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Light travels at about 1 foot per nanosecond.
Hold your hand up 12 inches from your face: you’re seeing your hand as it was a nanosecond
ago.
Everything you look at is, to one degree or another, in the past.
The farther away in space, the more ancient in time.
You can’t see the Sun as it is now, but you can see it as it was about 8 minutes ago.
You can’t see Alpha Centauri now, but you can see it 4.4 years ago.
You see the Andromeda Galaxy as it was 2.5 million years in the past.
And so on.
With powerful telescopes, we can see galaxies whose light has been traveling to us for more
than 13 billion years.
We see them shining in a universe that’s still young, where gravity has barely begun
to pull matter together into stars and galaxies.
But we can see something even more distant, and more ancient, than the first galaxies.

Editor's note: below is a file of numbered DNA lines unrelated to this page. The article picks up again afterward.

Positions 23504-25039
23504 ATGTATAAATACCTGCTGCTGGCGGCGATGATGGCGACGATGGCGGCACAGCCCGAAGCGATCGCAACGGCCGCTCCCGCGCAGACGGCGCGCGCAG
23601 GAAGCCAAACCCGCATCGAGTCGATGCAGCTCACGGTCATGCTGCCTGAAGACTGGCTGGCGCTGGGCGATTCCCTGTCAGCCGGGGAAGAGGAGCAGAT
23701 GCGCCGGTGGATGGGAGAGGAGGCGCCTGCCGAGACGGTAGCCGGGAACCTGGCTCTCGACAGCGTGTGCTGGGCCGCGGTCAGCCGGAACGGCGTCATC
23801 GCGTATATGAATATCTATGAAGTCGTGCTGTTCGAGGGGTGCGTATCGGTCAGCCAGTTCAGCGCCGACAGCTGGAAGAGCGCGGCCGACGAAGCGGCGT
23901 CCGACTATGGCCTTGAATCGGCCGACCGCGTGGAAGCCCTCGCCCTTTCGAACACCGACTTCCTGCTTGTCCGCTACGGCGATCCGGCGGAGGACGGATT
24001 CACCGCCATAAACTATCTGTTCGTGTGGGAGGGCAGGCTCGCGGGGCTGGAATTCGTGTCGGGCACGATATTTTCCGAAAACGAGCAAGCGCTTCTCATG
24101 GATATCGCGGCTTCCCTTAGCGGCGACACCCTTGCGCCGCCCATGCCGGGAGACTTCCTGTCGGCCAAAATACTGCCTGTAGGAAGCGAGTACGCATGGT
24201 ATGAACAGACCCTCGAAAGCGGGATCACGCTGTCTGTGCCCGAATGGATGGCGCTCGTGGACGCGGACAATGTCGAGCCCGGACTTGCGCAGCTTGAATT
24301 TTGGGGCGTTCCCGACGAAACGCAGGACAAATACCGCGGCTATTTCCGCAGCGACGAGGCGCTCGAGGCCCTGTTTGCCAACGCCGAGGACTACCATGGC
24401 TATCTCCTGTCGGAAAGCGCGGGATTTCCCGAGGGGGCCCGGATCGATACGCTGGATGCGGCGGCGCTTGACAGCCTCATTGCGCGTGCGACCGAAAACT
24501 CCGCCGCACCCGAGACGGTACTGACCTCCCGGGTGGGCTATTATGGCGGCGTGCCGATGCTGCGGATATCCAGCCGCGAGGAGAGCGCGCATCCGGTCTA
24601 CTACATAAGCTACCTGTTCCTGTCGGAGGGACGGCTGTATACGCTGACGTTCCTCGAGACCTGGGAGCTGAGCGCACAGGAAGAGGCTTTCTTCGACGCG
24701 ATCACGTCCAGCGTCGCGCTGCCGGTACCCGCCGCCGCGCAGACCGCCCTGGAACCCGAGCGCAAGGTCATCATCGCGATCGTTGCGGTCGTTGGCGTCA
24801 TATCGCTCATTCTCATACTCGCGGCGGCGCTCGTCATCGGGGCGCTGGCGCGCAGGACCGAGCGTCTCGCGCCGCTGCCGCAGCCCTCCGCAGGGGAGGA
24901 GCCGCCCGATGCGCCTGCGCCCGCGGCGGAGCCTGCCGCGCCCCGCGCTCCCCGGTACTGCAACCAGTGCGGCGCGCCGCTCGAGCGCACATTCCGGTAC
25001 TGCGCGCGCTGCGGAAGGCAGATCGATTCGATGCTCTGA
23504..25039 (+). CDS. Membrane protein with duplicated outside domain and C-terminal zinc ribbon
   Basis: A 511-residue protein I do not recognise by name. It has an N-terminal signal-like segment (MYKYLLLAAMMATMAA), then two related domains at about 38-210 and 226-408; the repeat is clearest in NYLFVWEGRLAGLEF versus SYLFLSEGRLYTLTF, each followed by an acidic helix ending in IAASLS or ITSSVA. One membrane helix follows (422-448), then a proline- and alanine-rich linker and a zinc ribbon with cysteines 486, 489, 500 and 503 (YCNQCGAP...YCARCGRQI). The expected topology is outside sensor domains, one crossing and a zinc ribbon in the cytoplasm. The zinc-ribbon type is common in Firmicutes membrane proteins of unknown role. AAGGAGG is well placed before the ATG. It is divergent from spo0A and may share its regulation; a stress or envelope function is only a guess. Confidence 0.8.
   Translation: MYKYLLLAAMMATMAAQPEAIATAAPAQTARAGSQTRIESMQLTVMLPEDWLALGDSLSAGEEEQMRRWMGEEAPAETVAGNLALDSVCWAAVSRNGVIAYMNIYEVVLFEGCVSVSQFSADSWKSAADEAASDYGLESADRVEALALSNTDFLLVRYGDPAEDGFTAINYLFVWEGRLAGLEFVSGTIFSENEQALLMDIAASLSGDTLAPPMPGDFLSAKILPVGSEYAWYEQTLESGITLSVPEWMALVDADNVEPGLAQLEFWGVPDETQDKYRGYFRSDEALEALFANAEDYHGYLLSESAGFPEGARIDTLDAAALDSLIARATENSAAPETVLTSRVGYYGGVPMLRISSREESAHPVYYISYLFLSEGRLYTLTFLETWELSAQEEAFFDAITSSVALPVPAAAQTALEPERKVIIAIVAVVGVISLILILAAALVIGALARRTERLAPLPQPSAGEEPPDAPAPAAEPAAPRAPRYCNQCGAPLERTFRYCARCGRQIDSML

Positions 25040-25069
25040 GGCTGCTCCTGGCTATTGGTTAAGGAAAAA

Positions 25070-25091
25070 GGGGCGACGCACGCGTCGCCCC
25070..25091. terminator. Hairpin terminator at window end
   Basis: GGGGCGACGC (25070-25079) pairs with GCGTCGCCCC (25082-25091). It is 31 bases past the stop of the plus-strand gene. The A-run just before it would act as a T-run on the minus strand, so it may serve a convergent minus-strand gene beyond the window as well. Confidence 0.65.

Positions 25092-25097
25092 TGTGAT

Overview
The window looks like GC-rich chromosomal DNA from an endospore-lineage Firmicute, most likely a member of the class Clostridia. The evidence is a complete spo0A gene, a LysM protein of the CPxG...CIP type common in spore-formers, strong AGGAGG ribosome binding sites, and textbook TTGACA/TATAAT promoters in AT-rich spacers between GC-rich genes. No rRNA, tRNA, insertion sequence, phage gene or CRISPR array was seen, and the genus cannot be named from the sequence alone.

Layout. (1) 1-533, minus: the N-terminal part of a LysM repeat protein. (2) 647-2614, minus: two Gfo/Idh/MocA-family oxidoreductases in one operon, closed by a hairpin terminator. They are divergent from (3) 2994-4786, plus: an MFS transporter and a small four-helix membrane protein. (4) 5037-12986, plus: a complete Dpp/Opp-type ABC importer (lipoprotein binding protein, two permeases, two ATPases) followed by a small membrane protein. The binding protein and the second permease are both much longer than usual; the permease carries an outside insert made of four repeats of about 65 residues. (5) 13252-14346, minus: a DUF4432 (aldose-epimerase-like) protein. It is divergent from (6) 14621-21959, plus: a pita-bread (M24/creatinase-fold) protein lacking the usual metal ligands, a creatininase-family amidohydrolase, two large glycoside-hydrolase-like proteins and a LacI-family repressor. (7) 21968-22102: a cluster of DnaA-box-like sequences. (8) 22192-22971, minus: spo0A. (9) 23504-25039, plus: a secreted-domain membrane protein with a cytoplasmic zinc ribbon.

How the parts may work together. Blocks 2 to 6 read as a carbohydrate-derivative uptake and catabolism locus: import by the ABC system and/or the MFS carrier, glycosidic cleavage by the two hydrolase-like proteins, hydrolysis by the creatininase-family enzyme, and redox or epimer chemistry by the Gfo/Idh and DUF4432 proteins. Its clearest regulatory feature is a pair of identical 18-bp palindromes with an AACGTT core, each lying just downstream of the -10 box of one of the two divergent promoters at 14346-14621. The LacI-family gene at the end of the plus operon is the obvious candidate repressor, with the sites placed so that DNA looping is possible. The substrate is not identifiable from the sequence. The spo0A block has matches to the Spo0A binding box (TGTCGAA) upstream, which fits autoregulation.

If we peer out far enough, in between the galaxies, we can see parts of the Universe
that are so far away, it has taken the light from that distance very nearly the entire
age of the cosmos to reach us.
When we look at the most distant parts of the cosmos, in every direction, we see parts
of the Universe that are so far in the past, they’re still in the final stages of the
Big Bang.
So far away, so far back, the space is completely filled with a dense, roiling plasma, the fire
of creation.
We are not the center of the Universe.
But we are the center of our own perception as light reaches us from afar; we lie embedded
in nesting-doll layers of cosmic time.
Each concentric sphere is an era.
We can see the structure of matter changing, like geological strata all around us
The most distant layer of time that we can see is the light that has been traveling since
the moment the primordial fire began to cool.
The cosmic microwave background surrounds us at every edge of our vision.
We are embedded in shells of cosmic time, and the final one is fire.
Thanks to Katie Mack, aka astrokatie, for collaborating with me on this twitter-thread-inspired
video poem.
Now, if you’ve ever wondered how we can know things like how far away distant stars
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Again, that’s brilliant.org/minutephysics.